Iconicity in Peirce’s Semiotics

  • Gianluca CaterinaEmail author
  • Rocco Gangle
Part of the Studies in Applied Philosophy, Epistemology and Rational Ethics book series (SAPERE, volume 29)


The hypothesis of the mathematician is always the conception of a system of relations. In order that they may be reasoned about mathematically, these relations must be conceived as embodied in some kind of objects; but the character of the objects, apart from the relations, is utterly immaterial. They are always made as bare, skeleton-like, or diagrammatic as possible. With mathematicians not born blind, they are always visual objects of the simplest kind, such as dots, or lines, or letters, and the like. The mathematician often passes from one mode of embodiment to another. Such a change is no change in the hypothesis but only in the diagrammatic embodiment of the hypothesis. The hypothesis itself consists in the system of relations alone.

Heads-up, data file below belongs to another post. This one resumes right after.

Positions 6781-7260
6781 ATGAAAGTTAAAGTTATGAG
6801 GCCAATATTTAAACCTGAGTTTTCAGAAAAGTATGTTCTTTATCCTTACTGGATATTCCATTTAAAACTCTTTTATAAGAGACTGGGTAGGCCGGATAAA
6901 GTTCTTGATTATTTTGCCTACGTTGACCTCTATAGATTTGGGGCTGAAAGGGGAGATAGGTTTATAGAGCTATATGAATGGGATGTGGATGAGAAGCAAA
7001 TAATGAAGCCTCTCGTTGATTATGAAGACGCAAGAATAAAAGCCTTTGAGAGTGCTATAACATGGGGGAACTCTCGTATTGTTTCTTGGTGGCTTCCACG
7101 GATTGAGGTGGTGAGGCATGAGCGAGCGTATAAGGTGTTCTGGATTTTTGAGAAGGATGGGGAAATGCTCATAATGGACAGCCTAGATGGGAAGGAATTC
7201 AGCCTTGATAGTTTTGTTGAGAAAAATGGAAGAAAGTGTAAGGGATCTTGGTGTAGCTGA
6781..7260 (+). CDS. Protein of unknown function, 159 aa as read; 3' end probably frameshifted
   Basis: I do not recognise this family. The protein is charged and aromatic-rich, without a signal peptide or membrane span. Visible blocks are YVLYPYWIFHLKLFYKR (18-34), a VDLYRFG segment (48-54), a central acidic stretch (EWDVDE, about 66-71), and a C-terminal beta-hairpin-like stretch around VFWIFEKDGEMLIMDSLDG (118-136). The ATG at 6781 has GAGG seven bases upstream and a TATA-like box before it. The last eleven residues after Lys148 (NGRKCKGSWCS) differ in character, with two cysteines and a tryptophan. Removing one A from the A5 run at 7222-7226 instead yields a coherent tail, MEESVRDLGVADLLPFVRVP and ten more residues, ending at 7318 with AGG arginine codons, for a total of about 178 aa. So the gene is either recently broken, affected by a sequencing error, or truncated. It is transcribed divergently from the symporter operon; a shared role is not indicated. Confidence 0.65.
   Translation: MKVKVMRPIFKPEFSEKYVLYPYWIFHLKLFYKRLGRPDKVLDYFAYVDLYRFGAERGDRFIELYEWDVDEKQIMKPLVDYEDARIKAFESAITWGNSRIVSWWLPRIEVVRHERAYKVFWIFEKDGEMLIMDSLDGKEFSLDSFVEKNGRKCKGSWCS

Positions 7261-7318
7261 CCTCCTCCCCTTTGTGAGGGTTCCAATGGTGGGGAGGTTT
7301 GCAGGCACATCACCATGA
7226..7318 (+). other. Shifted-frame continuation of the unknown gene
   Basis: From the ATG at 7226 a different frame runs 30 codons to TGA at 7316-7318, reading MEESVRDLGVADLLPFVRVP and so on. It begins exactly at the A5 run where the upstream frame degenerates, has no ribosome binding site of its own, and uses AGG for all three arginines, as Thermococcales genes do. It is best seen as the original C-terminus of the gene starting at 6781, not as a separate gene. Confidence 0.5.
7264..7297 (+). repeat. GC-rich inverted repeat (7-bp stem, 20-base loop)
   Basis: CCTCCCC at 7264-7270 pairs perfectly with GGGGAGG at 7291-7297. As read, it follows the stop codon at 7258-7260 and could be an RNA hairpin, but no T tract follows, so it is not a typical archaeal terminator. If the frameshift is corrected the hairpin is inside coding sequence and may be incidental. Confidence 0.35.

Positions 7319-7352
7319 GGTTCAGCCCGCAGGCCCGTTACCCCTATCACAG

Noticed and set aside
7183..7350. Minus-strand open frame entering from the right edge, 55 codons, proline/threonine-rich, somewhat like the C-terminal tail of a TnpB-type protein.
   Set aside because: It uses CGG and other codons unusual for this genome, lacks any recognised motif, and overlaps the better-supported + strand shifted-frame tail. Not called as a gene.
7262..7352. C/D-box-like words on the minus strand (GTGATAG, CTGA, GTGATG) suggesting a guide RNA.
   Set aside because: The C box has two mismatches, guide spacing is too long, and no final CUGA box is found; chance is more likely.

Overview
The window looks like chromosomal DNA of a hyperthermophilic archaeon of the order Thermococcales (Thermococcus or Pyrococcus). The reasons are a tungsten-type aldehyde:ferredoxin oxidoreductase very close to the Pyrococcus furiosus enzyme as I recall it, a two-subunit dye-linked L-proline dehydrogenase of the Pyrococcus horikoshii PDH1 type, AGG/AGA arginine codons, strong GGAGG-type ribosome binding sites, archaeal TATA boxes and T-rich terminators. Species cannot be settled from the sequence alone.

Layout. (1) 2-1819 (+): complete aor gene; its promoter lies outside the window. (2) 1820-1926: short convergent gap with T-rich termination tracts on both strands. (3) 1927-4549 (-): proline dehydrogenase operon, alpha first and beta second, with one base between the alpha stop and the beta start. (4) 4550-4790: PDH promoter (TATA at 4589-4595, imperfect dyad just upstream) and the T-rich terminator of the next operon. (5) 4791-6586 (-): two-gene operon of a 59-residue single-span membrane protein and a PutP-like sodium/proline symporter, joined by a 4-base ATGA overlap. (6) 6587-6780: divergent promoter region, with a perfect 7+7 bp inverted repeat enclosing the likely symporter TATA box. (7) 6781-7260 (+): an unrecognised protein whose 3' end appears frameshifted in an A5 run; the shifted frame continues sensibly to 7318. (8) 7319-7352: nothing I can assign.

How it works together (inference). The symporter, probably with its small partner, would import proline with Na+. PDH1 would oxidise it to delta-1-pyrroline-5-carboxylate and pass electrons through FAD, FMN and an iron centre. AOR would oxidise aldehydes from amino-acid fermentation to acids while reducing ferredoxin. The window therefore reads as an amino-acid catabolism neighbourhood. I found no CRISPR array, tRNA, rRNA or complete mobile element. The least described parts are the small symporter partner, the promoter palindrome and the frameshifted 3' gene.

Category Theory Mathematical Reasoning Abductive Reasoning Abductive Inference Axiomatic Method 
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Copyright information

© Springer International Publishing AG 2016

Authors and Affiliations

  1. 1.Department of MathematicsEndicott CollegeBeverlyUSA
  2. 2.Department of Humanities and PhilosophyEndicott CollegeBeverlyUSA

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